Case study

Transforming the speed and efficiency of data analytics on huge scales

Groundbreaking data science research at the University of Derby is delivering both technical and economic benefits for major organisations such as CERN.

Researchers at the University of Derby have pioneered new ways of extracting information from massive datasets in real time – applying their expertise to everything from physics experiments at CERN’s Large Hadron Collider to railway maintenance and virtual reality solutions for engineering.

Distributed Data-Stream Analytics

The work is spearheaded by the University’s Data Science Research Centre which has harnessed Distributed Data-Stream Analytics (DDSA) to help a range of partner organisations to fine-tune and expand their own research or to develop new commercial products and services.

The DDSA solution can reduce both network bandwidth requirements and platform costs - making maximum use of the computing resources available so that networks can respond to tasks and queries in real time. It adds up to smarter decision-making for organisations, enabling them to gain minute-by-minute business insights, uncover hidden patterns in data, spot opportunities and risks, and boost their competitiveness.

Research collaborations

The full potential of these advances in data science has been showcased through a prestigious collaboration with CERN, the European Organisation for Nuclear Research, where the University has contributed its expertise in high-performance analytics to the A Large Ion Collider Experiment (ALICE) collaboration.

Research developments

The automatic analysis of complex data sets is a challenge for massive physics experiments of this kind but the team has successfully applied scalable machine learning and statistical models to the huge amounts of data that ALICE is producing. The new system will be used in the ALICE experiment when the large hadron collider resumes operation in 2021/2. Initial testing has shown an increase in the data acquisition rate from 2.5 GB per second to 4 TB per second. The final data output is expected to increase by a factor of 10,000.

Benefiting businesses

The University’s research in the field has brought equally significant benefits for SMEs working in diverse sectors. In a partnership with Bloc Digital, an agency which develops augmented and virtual reality (AR/VR) hardware for industrial applications, the team applied DDSA to produce high-performance real-time visualisations of engineering models. This process could see the cost of premium industrial AR and VR solutions reduce from £200k to around £35k.

Benefiting the rail industry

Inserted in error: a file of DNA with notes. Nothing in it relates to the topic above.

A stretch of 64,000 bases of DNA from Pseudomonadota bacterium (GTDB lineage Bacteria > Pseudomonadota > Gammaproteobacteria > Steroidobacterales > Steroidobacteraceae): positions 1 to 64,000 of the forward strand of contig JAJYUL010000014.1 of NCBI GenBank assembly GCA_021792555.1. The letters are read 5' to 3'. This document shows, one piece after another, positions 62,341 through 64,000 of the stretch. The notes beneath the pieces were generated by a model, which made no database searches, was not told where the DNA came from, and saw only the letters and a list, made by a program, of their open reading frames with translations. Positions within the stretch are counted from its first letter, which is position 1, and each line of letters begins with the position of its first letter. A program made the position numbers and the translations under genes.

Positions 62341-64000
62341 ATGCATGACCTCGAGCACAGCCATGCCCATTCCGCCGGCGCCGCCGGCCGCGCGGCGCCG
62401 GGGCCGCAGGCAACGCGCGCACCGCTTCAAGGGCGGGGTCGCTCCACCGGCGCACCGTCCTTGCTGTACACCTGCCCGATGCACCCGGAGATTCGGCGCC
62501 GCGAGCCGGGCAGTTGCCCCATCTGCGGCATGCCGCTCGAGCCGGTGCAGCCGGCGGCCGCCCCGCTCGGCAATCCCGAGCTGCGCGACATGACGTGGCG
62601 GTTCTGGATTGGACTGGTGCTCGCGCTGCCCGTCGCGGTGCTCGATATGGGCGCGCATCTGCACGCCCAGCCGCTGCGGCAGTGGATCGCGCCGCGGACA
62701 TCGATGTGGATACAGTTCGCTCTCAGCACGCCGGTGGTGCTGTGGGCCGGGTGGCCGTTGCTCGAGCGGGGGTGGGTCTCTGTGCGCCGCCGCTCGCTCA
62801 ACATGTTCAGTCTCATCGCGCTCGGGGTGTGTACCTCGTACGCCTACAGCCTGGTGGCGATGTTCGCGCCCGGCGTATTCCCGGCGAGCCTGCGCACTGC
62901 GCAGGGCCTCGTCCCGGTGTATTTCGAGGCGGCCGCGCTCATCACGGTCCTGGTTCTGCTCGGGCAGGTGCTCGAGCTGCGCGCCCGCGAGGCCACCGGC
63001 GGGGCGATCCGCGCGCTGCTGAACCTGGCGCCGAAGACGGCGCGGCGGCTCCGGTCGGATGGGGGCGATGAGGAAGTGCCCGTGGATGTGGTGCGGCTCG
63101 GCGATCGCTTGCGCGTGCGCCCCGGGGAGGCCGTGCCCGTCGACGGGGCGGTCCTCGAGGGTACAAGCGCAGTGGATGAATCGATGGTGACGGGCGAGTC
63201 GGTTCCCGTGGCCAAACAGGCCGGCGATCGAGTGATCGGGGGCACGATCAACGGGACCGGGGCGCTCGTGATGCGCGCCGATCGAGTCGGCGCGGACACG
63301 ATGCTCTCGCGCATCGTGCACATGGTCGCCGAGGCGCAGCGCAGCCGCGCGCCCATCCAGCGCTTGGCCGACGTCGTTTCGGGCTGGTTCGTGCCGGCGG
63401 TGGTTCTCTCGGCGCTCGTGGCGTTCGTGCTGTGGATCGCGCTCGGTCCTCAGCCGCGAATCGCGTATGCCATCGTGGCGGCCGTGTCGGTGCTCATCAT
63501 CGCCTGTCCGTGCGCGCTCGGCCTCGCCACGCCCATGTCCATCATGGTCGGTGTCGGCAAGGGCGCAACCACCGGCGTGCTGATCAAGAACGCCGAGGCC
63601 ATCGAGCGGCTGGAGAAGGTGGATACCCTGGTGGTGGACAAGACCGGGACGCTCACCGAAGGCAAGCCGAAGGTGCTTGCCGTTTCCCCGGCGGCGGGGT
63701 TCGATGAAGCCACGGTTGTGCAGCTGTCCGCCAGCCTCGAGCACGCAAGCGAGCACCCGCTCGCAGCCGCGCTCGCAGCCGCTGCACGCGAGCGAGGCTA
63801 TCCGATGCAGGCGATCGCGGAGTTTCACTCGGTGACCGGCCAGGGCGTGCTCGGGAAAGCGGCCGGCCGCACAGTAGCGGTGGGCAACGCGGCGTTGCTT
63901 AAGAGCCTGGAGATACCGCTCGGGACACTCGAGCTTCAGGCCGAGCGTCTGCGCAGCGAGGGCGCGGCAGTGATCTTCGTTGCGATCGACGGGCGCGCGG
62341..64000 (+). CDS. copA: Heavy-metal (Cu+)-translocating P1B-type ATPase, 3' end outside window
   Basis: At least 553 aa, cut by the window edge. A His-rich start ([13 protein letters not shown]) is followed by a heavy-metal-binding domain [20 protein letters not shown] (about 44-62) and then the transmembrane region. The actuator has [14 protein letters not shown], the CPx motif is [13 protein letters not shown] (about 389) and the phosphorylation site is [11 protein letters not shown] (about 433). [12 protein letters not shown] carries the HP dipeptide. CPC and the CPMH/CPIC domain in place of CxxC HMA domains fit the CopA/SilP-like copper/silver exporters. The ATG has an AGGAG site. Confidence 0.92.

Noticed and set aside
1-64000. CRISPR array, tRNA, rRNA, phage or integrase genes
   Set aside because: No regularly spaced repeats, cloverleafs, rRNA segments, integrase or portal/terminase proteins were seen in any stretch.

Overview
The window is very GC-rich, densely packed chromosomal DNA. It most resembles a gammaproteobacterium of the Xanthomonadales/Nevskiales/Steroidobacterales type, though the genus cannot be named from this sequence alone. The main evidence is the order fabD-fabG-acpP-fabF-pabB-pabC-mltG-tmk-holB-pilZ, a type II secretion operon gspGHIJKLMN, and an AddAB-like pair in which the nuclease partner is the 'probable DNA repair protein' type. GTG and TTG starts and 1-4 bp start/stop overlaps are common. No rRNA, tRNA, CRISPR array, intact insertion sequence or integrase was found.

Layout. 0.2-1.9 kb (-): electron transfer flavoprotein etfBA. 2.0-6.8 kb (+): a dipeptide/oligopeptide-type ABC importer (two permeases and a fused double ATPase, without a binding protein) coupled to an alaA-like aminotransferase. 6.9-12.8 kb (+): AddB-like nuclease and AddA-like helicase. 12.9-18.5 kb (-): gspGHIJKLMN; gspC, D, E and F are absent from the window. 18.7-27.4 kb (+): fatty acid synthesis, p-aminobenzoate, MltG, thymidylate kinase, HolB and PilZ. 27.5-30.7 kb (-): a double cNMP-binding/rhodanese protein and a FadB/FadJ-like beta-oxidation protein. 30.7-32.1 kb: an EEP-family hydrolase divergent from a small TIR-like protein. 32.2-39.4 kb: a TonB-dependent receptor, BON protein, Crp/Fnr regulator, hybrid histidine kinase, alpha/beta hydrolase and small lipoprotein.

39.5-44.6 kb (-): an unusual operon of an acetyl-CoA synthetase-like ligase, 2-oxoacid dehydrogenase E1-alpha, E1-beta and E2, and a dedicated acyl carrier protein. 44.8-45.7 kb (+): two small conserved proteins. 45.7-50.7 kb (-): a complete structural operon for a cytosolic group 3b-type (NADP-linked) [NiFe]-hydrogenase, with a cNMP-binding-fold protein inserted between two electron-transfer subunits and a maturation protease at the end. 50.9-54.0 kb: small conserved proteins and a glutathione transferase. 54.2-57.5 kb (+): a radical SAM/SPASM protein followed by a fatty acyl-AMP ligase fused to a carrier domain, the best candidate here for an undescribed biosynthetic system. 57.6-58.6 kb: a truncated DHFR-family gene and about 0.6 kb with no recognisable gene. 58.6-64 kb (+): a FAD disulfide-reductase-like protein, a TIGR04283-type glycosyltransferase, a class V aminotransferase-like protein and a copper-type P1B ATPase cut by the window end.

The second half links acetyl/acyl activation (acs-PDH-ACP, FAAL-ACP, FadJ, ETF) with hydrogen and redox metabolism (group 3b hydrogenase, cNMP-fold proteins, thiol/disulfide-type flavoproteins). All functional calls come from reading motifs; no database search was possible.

DDSA has also paved the way for innovation in the rail industry. The University has worked with rail companies to help them exploit the Internet of Things (IoT) and high-performance data analytics, extracting maximum value from the information they gather.

This has included a collaboration with Fishbone Solutions, an engineering and commercial consultancy for the transport sector, allowing them to improve their data analytics ecosystem through DDSA. It has led to more efficient predictive maintenance regimes for trains, reducing the amount of time operations have to be halted. As a result, Fishbone Solutions has been able to bring a new product suite of equipment monitoring systems to market.

Research results

For all its partner organisations, the University’s data science expertise has delivered minute-by-minute business and research insights, enabling them to uncover hidden patterns in data, spot opportunities and risks, boost efficiency and ultimately achieve smarter decision-making.

Funders

  • European Regional Development Fund (ERDF)
  • Innovate UK Knowledge Transfer Partnership
  • Science and Technology Facilities Council (STFC)

Researchers

  • Dr Bo Yuan, Lecturer in Computing (2019-2022)
  • Dr Lee Barnby, Associate Professor (2016-present)
  • Dr Leonardo Stella, Lecturer in Computing (2019-2021)
  • Professor Ashiq Anjum, Professor of Distributed Systems and Director of the Data Science Research Centre (2011-2020)
  • Professor Nikos Antonopoulos, Pro Vice-Chancellor, Research and Innovation, Dean of College of Engineering and Technology, Professor and Head of School of Computing and Mathematics (2009-2019)
  • Professor Richard Hill, Professor of Intelligent Systems and Head of Department, Electronics, Computing and Mathematics (2010-2017)

Research papers

A student looking through data

Data Science Research Centre

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